China’s H-6K Bomber Fires Air-Launched Ballistic Missile For The 1st Time In A ‘Direct Warning’ To US Navy

Footage trending on social media shows a Chinese H-6K bomber firing an air-launched ballistic missile (ALBM), perhaps a KD-21 or YJ-21, in what could be called an unexpected first. 

China’s H-6K bombers are an upgraded variant of the H-6. These bombers are considered vital to an assault on Taiwan, firing long-range missiles on multiple targets in coordination with naval and other aerial operations.

The footage showed a Chinese H-6 bomber launching one of its ‘mysterious’ ballistic missiles, which, according to popular belief, are ship-killing weapons.

The clip shows the missile being released from the pylon under the bomber’s port wing, as seen from the cockpit. The footage also features scenes of the H-6 crew getting ready for a mission with the subsequent launch of multiple bombers.

Although the details about the missile launch remain exiguous, the same missile was likely on public exhibition in November 2022 at the Airshow China in Zhuhai. The missiles seen then were loaded on the center pylons and were assessed to be hypersonic weapons by several experts.

The weapon reportedly had the designation “2PZD-21” stenciled on the side. There have been speculations that the missile may go by the name KD-21 or YJ-21.

While a KD-21 is likely a land-attack variant, the YJ-21 could be an anti-ship missile. Chinese military analysts have largely pointed to the weapon having both capabilities, but this cannot be confirmed due to a lack of specific details from Beijing.

Song Zhongping, a Chinese military specialist and TV commentator, told the Global Times that it is probably capable of hitting both slowly moving objects like aircraft carriers and stationary targets.

Moreover, when the weapon was unveiled in November, officials associated with China’s propaganda bureau said it was an anti-ship missile. Since the missile was showcased, it has been speculated to be an anti-ship weapon that can destroy expensive vessels like aircraft carriers.

What We Know So Far

A PLA watcher and military expert who did not wish to be quoted told EurAsian Times, “The new photo/video showing the missile being launched doesn’t change our understanding of anything relative to 2022 when it emerged at Zhuhai. We don’t know if it is a land attack only or if it is also capable of anti-shipping. Both are certainly possible.”

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When asked if the missile could threaten the United States, the analyst said, “It’s just a new missile. Both sides are introducing a bunch of new fires all the time; it’s no big deal.”

The view was echoed by Philippines-based military analyst Miguel Miranda, who told EurAsian Times, “Air-launched ballistic missiles are once again in vogue after a few new types emerged in the late 2010s. But if we’re honest, air-launched ballistic missiles have been around since the 1950s, albeit in different roles from today. The PLAAF maintains a vast inventory of munitions and keeps growing.”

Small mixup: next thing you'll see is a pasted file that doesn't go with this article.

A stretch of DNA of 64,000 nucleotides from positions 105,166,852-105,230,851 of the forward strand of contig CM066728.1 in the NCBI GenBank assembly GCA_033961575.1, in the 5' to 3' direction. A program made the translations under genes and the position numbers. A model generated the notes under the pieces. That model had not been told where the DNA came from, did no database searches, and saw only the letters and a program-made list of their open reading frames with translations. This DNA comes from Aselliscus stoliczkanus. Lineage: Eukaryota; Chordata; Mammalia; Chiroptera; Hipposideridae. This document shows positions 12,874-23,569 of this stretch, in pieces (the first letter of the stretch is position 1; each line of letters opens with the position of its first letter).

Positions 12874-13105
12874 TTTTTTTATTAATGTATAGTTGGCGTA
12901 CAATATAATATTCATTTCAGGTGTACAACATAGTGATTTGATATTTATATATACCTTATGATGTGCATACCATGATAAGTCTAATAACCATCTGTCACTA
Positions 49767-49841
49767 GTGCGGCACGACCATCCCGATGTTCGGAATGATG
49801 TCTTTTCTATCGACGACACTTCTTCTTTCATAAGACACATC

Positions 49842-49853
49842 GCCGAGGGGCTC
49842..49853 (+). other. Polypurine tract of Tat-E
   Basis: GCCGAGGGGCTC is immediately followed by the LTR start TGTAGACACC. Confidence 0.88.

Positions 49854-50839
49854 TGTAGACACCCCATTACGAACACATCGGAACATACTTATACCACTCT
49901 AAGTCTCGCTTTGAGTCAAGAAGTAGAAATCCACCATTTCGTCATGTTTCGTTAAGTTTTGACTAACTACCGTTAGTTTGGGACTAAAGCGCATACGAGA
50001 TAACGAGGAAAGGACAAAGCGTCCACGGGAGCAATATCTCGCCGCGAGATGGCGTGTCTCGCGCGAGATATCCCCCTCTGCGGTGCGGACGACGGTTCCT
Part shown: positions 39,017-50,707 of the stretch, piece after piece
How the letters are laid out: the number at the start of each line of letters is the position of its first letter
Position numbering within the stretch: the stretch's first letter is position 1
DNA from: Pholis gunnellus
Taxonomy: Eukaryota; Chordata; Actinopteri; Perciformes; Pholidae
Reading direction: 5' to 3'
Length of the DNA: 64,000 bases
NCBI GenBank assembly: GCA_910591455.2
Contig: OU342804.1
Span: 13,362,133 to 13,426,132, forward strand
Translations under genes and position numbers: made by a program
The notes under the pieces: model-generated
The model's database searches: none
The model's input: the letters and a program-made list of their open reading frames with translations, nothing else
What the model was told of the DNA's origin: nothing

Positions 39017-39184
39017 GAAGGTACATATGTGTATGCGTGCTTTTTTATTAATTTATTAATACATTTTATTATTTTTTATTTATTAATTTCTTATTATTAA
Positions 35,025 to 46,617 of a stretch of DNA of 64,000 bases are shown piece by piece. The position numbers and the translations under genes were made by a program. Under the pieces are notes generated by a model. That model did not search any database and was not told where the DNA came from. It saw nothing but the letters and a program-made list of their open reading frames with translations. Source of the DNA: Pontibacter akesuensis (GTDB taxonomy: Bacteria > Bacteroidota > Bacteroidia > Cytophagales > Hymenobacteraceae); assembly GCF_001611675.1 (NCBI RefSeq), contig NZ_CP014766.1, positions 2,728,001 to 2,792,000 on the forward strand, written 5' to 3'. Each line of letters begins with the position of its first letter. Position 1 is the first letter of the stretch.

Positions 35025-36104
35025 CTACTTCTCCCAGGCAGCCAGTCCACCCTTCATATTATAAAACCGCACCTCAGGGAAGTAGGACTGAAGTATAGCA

A ballistic missile has a greater range when launched from the air than from land. The aircraft could launch the ALBM from a point closer to the enemy’s territory or military facility, thereby increasing the missile’s efficacy at evading the adversary’s radars.

With the ability to reach a hypersonic terminal velocity, as is typical for ballistic missiles, an ALBM would probably plunge steeply toward its target. Its ability to maneuver dynamically during its terminal attack phase and attack moving warships should make it more difficult for ground-based air defenses to defeat.

These long-range missiles are valuable due to their extreme standoff trajectories. They can be useful against stationary targets such as a battleship with a large displacement or against static objectives on a fortified island.

Back in 2022, a Germany-based Chinese military aviation expert said the missile resembles the CM-401, a high-altitude ballistic anti-ship missile.

International Defence Analysis on X: "Chinese H6K Bomber." / X
Chinese H-6K Bomber (via Platform X)

The observation was significant given that the CM-401 can be launched from multiple platforms and perform full-range hypersonic maneuvering. There was a widespread belief that the new ALBM may potentially be an air-launched variant of the CM-401 based on the similarities.

With a maximum diameter of roughly 2.8 feet, the CM-401 is comparable in size to the Russian ground-based Iskander ballistic missile, which has also been adapted for air launch as the Kinzhal aero-launched ballistic missile. Several analysts have likened the Chinese ALBM to Kinzal missiles. 

The new missile does, however, have design modifications. Compared to the CM-401, the missile’s nose profile seems to have a greater finesse ratio—that is, it is sleeker and has a sharper point. This suggests that the guidance system has changed.

Regardless of whether the Chinese missile resembles the Kinzhal or not, the release of the H-6K video comes at a time when Russia is relentlessly using air-launched ballistic missiles to attack Ukrainian cities and causing considerable damage.

The latest development highlights Beijing’s significant efforts to enhance its air-launched anti-ship capacity to thwart the US Navy’s and its Supercarriers’ possible intervention in a conflict over Taiwan.